Forum for Science, Industry and Business

Sponsored by:     3M 
Search our Site:


Stunning NASA infrared imagery of Hurricane Igor reveals a 170 degree temperature difference

NASA satellites provide infrared images to forecasters that show temperature, and today's imagery of powerful Hurricane Igor showed the storm's perfect form and the warm ocean waters around it that are keeping it fueled. NASA's infrared data also revealed a huge difference of 170 degrees between the cold cloud tops in Hurricane Igor and the warm sea surface temperatures powering it below.

When NASA's Aqua satellite passed over Igor on Sept. 14 at 14:47 UTC (10:47 a.m. EDT) the Atmospheric Infrared Sounder (AIRS) instrument captured icy cold cloud top temperatures in the strong thunderstorms that surround Igor's well-defined eye. Those cloud top temperatures were as cold or colder than -90F, indicating they were near the top of the troposphere, and very strong.

This impressive infrared image of Hurricane Igor from NASA\'s AIRS instrument shows a clear and large eye, and very strong convection (purple) and high, powerful thunderstorm cloud tops around his center. The image was captured from the AIRS instrument on NASA\'s Aqua satellite on Sept. 14 at 14:47 UTC (10:47 a.m. EDT). Note the warm ocean temperatures (dark orange) well over the 80 degree F threshold needed to maintain intensity.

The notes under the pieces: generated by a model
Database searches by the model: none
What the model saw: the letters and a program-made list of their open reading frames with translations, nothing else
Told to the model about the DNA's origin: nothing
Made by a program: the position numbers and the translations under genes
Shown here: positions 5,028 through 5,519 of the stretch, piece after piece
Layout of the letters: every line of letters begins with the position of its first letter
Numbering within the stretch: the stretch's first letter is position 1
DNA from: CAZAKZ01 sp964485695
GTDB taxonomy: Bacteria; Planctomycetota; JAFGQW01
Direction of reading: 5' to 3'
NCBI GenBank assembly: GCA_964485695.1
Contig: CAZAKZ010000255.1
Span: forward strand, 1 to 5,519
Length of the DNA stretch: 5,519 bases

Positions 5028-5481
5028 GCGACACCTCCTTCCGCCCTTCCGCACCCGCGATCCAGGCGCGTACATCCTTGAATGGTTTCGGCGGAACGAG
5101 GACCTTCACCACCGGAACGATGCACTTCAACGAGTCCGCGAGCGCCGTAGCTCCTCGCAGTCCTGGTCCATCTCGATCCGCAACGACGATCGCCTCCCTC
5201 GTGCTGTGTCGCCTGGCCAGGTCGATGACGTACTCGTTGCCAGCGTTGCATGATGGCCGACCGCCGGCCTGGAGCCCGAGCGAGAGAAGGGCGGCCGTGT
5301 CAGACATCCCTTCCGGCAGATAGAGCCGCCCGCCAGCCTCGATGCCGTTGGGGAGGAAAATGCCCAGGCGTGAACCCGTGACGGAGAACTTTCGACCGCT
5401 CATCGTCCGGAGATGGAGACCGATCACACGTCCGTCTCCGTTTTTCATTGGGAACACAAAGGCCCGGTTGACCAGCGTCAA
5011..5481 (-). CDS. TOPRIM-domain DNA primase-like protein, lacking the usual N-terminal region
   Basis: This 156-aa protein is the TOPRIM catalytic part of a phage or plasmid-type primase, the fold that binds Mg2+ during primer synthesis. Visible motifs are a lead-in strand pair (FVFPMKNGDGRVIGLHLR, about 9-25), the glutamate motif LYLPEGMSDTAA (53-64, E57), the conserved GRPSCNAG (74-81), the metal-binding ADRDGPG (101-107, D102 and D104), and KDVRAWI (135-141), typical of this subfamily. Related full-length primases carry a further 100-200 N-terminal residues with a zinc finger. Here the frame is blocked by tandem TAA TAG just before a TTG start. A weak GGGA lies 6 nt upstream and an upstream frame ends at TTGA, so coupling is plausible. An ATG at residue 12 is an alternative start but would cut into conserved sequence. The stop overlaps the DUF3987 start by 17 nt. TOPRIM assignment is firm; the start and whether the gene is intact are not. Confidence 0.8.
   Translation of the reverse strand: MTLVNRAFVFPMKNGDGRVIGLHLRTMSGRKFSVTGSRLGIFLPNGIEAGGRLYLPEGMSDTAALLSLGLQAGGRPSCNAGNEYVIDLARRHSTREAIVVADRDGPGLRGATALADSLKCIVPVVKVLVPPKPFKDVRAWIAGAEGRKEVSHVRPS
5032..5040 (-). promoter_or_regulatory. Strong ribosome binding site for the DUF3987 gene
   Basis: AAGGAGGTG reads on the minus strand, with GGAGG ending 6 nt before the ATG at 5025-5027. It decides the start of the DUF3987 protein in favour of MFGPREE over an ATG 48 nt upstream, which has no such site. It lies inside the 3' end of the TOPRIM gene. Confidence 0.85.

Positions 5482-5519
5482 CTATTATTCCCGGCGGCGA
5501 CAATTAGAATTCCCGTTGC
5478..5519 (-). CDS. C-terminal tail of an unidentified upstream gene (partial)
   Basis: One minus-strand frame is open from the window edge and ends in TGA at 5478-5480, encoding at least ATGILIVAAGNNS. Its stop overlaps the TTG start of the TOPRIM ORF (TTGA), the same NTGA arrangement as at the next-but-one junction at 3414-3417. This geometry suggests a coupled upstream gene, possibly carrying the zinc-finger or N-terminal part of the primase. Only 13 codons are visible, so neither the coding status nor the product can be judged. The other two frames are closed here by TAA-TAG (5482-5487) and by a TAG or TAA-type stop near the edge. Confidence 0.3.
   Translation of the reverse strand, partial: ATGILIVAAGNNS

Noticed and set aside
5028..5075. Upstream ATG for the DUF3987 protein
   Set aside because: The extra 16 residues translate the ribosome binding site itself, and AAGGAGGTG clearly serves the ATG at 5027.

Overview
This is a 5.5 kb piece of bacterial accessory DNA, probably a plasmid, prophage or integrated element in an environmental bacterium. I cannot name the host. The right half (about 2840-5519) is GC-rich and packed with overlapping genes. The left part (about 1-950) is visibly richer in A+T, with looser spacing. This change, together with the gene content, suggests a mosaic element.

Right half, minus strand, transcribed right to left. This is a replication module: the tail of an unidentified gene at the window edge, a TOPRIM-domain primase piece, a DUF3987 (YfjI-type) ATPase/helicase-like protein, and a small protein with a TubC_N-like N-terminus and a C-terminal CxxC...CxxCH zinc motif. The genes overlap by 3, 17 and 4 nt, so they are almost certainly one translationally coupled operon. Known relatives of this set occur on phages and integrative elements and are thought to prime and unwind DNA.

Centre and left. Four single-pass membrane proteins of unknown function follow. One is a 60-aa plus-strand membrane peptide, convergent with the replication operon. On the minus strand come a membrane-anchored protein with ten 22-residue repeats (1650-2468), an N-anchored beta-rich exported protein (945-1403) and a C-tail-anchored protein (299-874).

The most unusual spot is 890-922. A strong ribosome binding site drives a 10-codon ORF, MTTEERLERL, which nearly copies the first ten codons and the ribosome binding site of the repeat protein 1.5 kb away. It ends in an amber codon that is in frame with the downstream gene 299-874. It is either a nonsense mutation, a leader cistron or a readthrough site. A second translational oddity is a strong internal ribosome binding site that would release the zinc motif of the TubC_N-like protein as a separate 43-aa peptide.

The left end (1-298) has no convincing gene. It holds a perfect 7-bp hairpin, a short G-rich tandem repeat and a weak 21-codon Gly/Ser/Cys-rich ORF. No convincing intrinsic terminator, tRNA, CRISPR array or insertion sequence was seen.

Credit: NASA/JPL, Ed Olsen

The infrared imagery also showed the warmer, open 20 nautical-mile wide eye (because it was not cloud-filled). In addition, AIRS got a reading on the sea surface temperatures around Igor, which were all warmer than the 80F threshold needed to maintain a tropical cyclone, so Igor has a good energy source for the next day or two. So, the difference between Igor's cold cloud top temperatures and the warm ocean surface waters that are powering it are greater than 170 degrees Fahrenheit!

The AIRS instrument is managed out of NASA's Jet Propulsion Laboratory in Pasadena, Calif. and NASA's Ed Olsen creates those stunning images.

At 11 a.m. EDT today, Sept. 14, Hurricane Igor was still a category 4 hurricane on the Saffir-Simpson scale with maximum sustained winds near 135 mph. It was located far from land, about 710 miles east of the Northern Leeward Islands, near 18.3 North and 52.3 West. It was moving west-northwest near 7 mph, and is forecast by NOAA's National Hurricane Center to turn toward the northwest on Wednesday. Igor's minimum central pressure is 945 millibars.

Although Igor is over 700 miles from the Northern Leeward Islands, large ocean swells will reach them today creating dangerous conditions at beaches. Large swells will reach Puerto Rico and the Virgin Islands later today and tomorrow. These dangerous surf conditions also create rip currents along the beaches.

Rob Gutro | EurekAlert!
Further information:

Further reports about: AIRS Aqua satellite EDT Hurricane Islands sea surface temperature surface water

More articles from Earth Sciences:

nachricht Oasis of life in the ice-covered central Arctic
24.10.2016 | Alfred-Wegener-Institut, Helmholtz-Zentrum für Polar- und Meeresforschung

nachricht Receding glaciers in Bolivia leave communities at risk
20.10.2016 | European Geosciences Union